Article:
Population and Distribution
One of the smallest ethnic groups in the People's Republic of China is the Hezhens. With a population of 4,640, these nomadic people mainly live in the Tongjiang, Fuyuan and Raohe counties by the rivers of Songhua, Heilongjiang and Wusuli in China's northeastern Heilongjiang Province. They live on dog-drawn hunting and fishing.
Their ancestry are the Nuzhens, a race of Tartar horsemen who ravaged the northern borders of several Chinese dynasties. The Hezhens of different regions used to call themselves by various names, famous among which are Heijin, Heiqi, Hezhen, and Qileng. The Hezhen ethnic group was one of the groups of the Jurchen tribe during the Ming Dynasty (1368 - 1644). In the Qing Dynasty (1644 - 1911), they were incorporated into the 'eight banner' system of the Manchu rulers.
Hezhens were still in their primitive societal stages even at the beginning of the twentieth century. These primitive ways were observed by means of their clothing and way of life. They used to wear clothing made of fish skins and employed dogs for hunting which earned them the titles Yupi Tribe (Fish Skin Tribe) and Shiquan Tribe (Dog-using Tribe). During the Japanese occupation, the Hezhen ethnic group was almost wiped out. Prior to 1949, there were only about three hundred Hezhens living in China. They were formally named the 'Hezhen Ethnic Group' after the founding of the People's Republic of China.
The Hezhens have their own language which belongs to the Manchu-Tongusi group of the Altaic language family. Their language has two dialects. As the result of frequent contact with the Hans, Chinese is widely used. Only those who are above 50 years old can still speak the Hezhen language. They do not have a unique system of writing and use Chinese characters for written communication.
The Hezhen people used to practice Shamanism. They believe that everything in the universe has a spirit. The religious head is more like a sorcerer and is believed to have the power to dispel evil spirits by praying to the gods for protection. Now, few of them believe in Shamanism.
The fishing industry is the main source of livelihood for most Hezhens. Old and young, male and female, they are all good at fishing. They have gained superb skills and knowledge in fishing through time-tested experience. They are very familiar with the habits of various fishes and can tell exactly the species of the fish by the ripples it makes.
Hunting is another source of income. People living in the Fujin county considers hunting as their main business with fishing as a part-time income-earning activity.
Fish is their staple food. They have many different ways of eating it. Raw fish, in particular, is part of their traditional diet. They often eat it raw, seasoned with ginger, salt, green onion and other condiments. The Hezhen people often entertain their guests with raw fish to show their respect. Raw fish with cold sauce is the most common traditional dish that is both delicious and nutritious.
Nowadays, some Hezhens produce wheat flour and rice in their farms. These staple foods regularly appear on their dinner table and sometimes replace fish.
The Hezhens lived by the three rivers (Songhua, Heilongjiang and Wusuli) for generations. In the past, they lived in crude birch-bark sheds. Now, most of them prefer stone houses with tile roofs. Some Hezhens also live in houses with earthen walls and thatched roofs. The Hezhens often build houses using heated bricks called kangs to keep them warm during winter.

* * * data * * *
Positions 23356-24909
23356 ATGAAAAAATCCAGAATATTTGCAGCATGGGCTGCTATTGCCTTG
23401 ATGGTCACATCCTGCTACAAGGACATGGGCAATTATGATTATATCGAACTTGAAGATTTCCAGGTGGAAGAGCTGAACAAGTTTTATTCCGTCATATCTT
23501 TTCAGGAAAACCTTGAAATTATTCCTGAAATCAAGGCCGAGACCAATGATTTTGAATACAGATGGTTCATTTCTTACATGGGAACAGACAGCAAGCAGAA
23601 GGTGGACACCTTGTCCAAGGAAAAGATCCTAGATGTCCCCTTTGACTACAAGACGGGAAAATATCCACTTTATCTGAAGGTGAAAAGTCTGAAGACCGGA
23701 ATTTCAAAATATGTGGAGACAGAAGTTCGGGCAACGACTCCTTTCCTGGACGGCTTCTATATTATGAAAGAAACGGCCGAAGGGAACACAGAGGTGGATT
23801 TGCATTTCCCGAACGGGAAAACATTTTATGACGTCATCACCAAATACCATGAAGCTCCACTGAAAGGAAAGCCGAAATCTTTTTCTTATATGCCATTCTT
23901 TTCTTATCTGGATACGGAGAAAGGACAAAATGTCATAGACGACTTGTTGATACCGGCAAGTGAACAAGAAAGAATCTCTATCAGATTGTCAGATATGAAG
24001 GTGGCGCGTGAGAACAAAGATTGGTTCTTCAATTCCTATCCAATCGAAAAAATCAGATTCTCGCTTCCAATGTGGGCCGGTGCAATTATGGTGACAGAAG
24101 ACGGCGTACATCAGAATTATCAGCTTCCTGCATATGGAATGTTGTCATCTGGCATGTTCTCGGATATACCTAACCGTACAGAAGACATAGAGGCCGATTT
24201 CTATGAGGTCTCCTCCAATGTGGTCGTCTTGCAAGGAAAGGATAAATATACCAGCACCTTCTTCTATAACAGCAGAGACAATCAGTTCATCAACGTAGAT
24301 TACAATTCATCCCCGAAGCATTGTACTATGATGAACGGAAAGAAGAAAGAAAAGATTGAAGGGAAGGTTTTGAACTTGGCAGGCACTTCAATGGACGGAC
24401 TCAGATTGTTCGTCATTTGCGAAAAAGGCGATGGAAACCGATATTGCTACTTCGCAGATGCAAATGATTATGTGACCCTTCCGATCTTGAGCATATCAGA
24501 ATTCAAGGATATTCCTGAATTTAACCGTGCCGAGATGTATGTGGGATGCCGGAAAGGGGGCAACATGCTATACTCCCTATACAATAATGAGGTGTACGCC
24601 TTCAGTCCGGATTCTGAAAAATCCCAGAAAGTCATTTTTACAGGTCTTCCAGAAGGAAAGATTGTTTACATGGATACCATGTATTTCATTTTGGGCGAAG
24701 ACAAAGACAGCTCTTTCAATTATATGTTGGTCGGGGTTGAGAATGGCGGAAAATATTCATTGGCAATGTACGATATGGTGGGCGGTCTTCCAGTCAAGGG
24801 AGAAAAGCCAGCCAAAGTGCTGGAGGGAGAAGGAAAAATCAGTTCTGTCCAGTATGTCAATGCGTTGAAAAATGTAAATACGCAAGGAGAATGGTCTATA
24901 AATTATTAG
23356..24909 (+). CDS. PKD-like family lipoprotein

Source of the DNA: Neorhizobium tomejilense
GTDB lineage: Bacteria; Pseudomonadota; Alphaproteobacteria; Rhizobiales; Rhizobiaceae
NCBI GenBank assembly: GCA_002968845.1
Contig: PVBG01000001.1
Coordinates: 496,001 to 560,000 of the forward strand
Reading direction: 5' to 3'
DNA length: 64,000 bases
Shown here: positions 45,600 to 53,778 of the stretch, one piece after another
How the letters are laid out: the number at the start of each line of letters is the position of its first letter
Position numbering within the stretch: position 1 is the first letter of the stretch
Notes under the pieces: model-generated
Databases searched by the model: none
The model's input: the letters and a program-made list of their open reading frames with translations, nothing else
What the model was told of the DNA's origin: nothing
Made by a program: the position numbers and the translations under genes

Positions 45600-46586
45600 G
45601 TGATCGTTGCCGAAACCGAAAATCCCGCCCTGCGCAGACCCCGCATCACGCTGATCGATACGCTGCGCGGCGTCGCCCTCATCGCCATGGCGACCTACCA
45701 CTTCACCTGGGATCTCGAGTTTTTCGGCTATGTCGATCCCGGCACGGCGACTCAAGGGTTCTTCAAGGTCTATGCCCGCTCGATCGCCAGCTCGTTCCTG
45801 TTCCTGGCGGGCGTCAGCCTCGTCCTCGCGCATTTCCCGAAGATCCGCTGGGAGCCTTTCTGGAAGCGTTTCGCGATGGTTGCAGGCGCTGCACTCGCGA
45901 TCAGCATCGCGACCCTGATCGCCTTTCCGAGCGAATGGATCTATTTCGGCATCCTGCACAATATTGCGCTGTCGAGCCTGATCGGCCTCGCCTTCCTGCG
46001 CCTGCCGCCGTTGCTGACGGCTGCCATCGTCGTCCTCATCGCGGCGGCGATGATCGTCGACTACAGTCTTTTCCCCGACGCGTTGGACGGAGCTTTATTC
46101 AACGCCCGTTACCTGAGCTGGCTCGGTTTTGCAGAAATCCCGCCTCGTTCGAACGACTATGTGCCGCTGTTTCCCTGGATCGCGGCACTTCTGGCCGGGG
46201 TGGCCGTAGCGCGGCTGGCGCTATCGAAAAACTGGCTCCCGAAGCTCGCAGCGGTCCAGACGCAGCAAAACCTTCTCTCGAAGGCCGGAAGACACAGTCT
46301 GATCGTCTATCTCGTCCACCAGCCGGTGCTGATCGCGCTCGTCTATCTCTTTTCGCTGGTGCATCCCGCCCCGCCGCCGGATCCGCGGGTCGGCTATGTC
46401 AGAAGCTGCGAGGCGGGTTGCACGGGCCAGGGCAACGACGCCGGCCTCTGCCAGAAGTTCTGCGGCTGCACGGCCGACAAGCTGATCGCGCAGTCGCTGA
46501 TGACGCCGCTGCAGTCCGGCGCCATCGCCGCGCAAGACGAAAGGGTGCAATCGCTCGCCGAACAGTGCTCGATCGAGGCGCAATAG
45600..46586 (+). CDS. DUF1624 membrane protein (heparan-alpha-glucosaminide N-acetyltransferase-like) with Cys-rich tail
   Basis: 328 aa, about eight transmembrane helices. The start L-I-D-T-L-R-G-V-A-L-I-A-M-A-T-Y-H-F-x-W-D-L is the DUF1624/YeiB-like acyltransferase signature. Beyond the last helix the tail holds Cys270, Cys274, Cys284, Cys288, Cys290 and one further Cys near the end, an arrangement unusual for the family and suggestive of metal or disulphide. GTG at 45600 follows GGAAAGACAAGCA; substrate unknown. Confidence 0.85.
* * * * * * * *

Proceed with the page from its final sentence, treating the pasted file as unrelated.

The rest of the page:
The clothing of the Hezhens is almost the same as that of the Hans. The only difference is in the material they use. In the past, their clothes were mostly made of either fish skin or deer skin, and the fish skin dresses were considered to be national dresses worn by the Hezhens.
The process of making fish skin is very interesting. First, the full skin of silver carp or chub is taken off and dried. People remove the fish scales on the skin and hammer it with a wooden mallet to make the skin as soft as cotton cloth. Afterwards, people sew the fish skin together with silver carp skin threads and make it into clothes.
Influenced by the Manchus, the clothing style of the Hezhens is close to cheongsam. The length of the dress is over the knees. It has loose and short sleeves but has no collar. The dress and trousers are fat, edged with colored cloth, embroidered with patterns, or it may be decorated with copper bells. Fish skin trousers are made entirely different for males and females. Big fishes, weighing about 50 kilograms, are good enough for making trousers. Fish skin trousers are durable and at the same time resistant to cold weather and water.
Besides clothing made of fish skin, the Hezhens also wear dresses made either of deer skin or roe skin. They often wear fur caps and thick boots made of bear skins and birch bark during winter.
In the past, unmarried girls usually tie their hair in one braid, while married women or widows wore two. Bracelets were common ornaments for all women, but only old women wore earrings.
With the improvement of living conditions, the material and design of the clothes of the Hezhen people have changed radically. Nowadays, cotton has been the frequently used material for clothes.
The Wurigong Festival, meaning fun day or sports meeting, is a new holiday created in 1985. It is biennially held in June and August, and lasts for three days. Competitive activities such as swimming, boating, net-casting, push-and-pulling, straw fish forking and straw target shooting are held during daytime. At night, people make piles of bonfires by the riverside. They hold banquets where they eat and drink together. After the celebration, they sing and dance hand in hand around the bonfires. Their tuneful folksongs carry far in the evening air.